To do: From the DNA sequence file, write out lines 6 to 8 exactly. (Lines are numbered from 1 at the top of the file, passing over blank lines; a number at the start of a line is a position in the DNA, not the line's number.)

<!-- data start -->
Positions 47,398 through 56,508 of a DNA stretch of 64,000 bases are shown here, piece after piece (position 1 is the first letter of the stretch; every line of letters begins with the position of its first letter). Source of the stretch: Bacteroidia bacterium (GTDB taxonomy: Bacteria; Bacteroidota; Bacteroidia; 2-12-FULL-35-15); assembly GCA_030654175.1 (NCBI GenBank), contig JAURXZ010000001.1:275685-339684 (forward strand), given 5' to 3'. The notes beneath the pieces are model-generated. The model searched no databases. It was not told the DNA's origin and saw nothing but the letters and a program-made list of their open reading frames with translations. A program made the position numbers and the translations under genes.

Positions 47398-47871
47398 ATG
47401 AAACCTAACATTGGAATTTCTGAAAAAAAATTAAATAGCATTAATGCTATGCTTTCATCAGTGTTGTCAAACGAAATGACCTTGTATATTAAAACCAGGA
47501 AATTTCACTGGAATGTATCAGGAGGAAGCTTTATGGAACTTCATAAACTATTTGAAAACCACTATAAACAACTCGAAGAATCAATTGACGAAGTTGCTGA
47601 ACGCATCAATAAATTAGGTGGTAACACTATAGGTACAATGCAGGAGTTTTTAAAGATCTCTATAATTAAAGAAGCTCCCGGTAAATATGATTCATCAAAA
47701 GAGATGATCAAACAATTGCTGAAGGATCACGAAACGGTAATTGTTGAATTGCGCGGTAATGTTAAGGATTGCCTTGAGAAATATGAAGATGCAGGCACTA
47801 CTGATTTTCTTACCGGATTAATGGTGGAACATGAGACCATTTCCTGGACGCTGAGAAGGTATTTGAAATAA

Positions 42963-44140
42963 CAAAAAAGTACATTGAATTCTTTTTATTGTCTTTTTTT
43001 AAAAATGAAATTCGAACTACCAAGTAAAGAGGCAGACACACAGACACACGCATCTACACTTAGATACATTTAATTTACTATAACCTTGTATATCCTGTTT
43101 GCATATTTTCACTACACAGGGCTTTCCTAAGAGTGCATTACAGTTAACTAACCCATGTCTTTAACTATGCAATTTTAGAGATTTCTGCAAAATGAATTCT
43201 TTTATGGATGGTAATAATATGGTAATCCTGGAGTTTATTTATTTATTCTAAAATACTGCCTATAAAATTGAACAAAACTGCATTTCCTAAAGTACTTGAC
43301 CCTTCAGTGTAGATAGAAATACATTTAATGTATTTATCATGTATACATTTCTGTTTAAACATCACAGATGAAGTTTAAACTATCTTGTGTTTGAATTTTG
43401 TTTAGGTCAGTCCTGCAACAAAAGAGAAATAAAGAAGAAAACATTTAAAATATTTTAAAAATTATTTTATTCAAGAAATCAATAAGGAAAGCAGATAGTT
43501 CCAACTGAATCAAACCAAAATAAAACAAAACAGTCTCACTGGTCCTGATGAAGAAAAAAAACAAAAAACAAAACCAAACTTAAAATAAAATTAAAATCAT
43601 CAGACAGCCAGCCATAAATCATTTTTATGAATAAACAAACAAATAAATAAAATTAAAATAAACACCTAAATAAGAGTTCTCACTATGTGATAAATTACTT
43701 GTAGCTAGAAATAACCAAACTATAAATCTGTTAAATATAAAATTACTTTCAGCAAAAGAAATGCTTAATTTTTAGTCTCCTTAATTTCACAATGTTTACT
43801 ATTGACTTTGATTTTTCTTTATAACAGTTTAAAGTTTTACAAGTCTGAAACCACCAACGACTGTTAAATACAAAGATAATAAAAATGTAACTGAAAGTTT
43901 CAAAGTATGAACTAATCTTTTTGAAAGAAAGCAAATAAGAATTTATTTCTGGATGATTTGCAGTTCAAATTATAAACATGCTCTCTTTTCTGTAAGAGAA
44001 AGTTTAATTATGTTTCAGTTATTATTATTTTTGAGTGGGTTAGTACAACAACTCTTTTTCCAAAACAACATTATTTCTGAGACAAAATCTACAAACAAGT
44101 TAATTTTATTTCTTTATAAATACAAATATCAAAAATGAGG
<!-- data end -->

47601 ACGCATCAATAAATTAGGTGGTAACACTATAGGTACAATGCAGGAGTTTTTAAAGATCTCTATAATTAAAGAAGCTCCCGGTAAATATGATTCATCAAAA
47701 GAGATGATCAAACAATTGCTGAAGGATCACGAAACGGTAATTGTTGAATTGCGCGGTAATGTTAAGGATTGCCTTGAGAAATATGAAGATGCAGGCACTA
47801 CTGATTTTCTTACCGGATTAATGGTGGAACATGAGACCATTTCCTGGACGCTGAGAAGGTATTTGAAATAA